1. Oh Teagan, are you finally moving to the state you said you would love to move to a couple of years ago? I so hope you are. Wherever you move, I am certain you will find peace and stability. Your magic Atonement 🙂 It is a tremendous challenge, but I have a feeling that this year is going to be kind to you. Let me know how it goes. I will be thinking of you xx

          1. You are so kind, Inese. I’m not sure which I told you back then. For 5 years (before moving to DC ten years ago) I lived in Albuquerque, NM. I loved it, but until recently it was not one of my prospective destinations, because the economy is not very good, and no jobs. So for six years I’ve been looking at other states in the southwest, trying unsuccessfully to get to any of several states.
            Then last autumn, I took “jobs” out of the equation. That let me consider New Mexico again — and I knew it was where I needed to go. I won’t be going back to Albuquerque, but to a little town farther south. It’s small and quite but has all the amenities I want. And living/housing is cheap enough that I can manage. Plus it’s quirky! And I wanted a quirky little town. 🙂

            1. It was Arizona you were talking about, and I was so excited because I love Arizona 🙂 Utah has 3% unemployment, but I know that living and housing are wickedly expensive there. I guess the same about AZ. As to NM, I would move to Taos straight away if I could 🙂

  2. Amazing! Your photography and your knowledge. How do you remember and learn about each insect, butterfly, and moth? I’m bad at names and knowing life cycles. Looks like such a wonderful walk and so much beauty.

  3. Happy you liked a few of my blog posts so I could follow back and view your amazing blog! I read Fox News, and learned so much about the breed, and the incredible Pat who has them as family pets. His good deed looked upon by Wildlife people as dangerous!?!? (shaking my head) Makes no sense. I’m enjoying your photography & look forward to more of your blog posts.
    📚🎶Christine

  4. Such a beautiful place! And thanks for sharing the video, it’s wonderful and left me with a sense of wonder and amazement at this little peninsula that really offers a magnificent variety of colours and textures. Do happen to know how the video was made? I imagine a drone would have worked…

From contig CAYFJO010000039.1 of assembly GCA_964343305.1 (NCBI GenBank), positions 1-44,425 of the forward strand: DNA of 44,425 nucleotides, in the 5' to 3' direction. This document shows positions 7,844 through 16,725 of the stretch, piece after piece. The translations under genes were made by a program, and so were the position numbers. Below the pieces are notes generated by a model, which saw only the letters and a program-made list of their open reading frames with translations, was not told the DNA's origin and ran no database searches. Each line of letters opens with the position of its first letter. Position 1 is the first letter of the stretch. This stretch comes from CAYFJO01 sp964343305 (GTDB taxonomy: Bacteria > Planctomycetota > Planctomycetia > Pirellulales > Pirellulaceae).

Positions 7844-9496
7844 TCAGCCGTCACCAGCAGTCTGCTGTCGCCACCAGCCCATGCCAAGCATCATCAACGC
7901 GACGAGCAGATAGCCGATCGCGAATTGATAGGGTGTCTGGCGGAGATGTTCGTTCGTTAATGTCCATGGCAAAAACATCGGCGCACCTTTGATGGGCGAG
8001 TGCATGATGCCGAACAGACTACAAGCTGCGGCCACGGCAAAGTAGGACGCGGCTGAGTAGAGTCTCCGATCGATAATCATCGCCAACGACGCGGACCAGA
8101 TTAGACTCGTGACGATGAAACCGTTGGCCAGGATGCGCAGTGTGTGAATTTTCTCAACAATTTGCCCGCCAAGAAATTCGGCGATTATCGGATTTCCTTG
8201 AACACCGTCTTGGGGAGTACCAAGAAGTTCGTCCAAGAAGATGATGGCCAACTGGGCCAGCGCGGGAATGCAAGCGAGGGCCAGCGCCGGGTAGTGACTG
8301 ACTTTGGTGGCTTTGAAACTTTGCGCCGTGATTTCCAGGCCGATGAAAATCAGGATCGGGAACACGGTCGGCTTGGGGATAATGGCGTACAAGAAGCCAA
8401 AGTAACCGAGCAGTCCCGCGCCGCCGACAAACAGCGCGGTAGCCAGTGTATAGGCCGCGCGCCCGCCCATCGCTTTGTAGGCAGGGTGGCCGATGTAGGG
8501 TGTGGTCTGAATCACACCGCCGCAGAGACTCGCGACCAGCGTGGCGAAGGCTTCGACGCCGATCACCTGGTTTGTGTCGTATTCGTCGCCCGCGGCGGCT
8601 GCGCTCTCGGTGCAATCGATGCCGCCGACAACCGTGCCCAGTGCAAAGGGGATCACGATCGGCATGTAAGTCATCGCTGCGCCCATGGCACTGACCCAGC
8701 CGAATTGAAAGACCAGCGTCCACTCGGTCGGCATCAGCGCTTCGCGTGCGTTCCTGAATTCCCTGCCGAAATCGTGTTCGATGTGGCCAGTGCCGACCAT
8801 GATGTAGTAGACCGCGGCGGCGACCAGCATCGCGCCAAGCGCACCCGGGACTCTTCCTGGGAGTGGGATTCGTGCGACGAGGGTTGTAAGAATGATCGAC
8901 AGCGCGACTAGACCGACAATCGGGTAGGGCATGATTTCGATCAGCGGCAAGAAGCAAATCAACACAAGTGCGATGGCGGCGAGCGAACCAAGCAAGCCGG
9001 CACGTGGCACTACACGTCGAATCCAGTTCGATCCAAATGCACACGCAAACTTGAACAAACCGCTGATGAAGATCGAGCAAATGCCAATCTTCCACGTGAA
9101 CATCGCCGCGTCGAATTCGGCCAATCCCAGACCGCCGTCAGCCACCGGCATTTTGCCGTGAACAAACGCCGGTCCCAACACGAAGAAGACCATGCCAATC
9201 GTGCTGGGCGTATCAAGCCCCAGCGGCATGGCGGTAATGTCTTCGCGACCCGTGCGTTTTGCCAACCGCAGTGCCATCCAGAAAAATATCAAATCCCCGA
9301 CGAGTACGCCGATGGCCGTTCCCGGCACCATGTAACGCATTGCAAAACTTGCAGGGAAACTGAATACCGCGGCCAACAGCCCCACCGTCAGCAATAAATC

And I’ve never seen this kind of moths before, it’s really beautiful – and cyanide? Woah! 😀 Bet the spider didn’t live long enough to enjoy its meal. 😉
    Looking so much forward to part 2!! Have a lovely Sunday evening, Inese, and a glorious new week ahead! xxxxxxxx

    1. Thank you so much, Sarah! I cannot get in touch with the video author, but I emailed him shortly after the video was published. I think he did a marvelous job.
      Hope your week has a good start! xxxxxx

  5. Beautiful post, and the addition of the video complements the feel and emotion of An Coinigéar you create with your photos ~ an environment it feels as if I could spend my whole life there and it would feel too short. Another uncovered a gem you bring to us ~ wishing you a great start to 2019, Inese, and look forward to more discoveries with you!

    1. Thank you, Randall! I hope it is a year of amazing discoveries for you too.
      I am so glad I found this video – it wasn’t published yet when I wrote the post. An Coinigéar is indeed a place where the time stands still, marked only by the ebb and flow of the tide. I came there at 8 am and left at almost 4 pm. Magic 🙂

    1. Thank you Dave! The spit is a surreal looking place, and I am glad I found this video. Some places look fantastic from above, especially the estuaries with their web of riverbeds.

    1. Thank you for joining the walk, Francis! This strip of land is unique and beautiful. I am glad that it is still there, unspoiled, and will hopefully remain for millennia to come. 🙂

    1. Thank you! Oh I will write about the cows in my next post. They are not your regular cows at all 🙂 I will also write a few words about the history of this place. It is unique, and thanks goodness, it is not a tourist destination 🙂

  6. Beautiful images, especially of the red and black moths – amazing little guys! I watched the video and found out it had been a golf course – tried to figure out how it was laid out since I play golf. Nice blog!

    1. Thank you! 🙂 One part of the spit is quite wide, it could probably hold nine holes. But I am glad the golf days are over for The Cunnigar. It is a bird resort, and I hope it stays that way. I will write a little more about the past in two weeks. Have got so many pictures, they didn’t fit in one post 🙂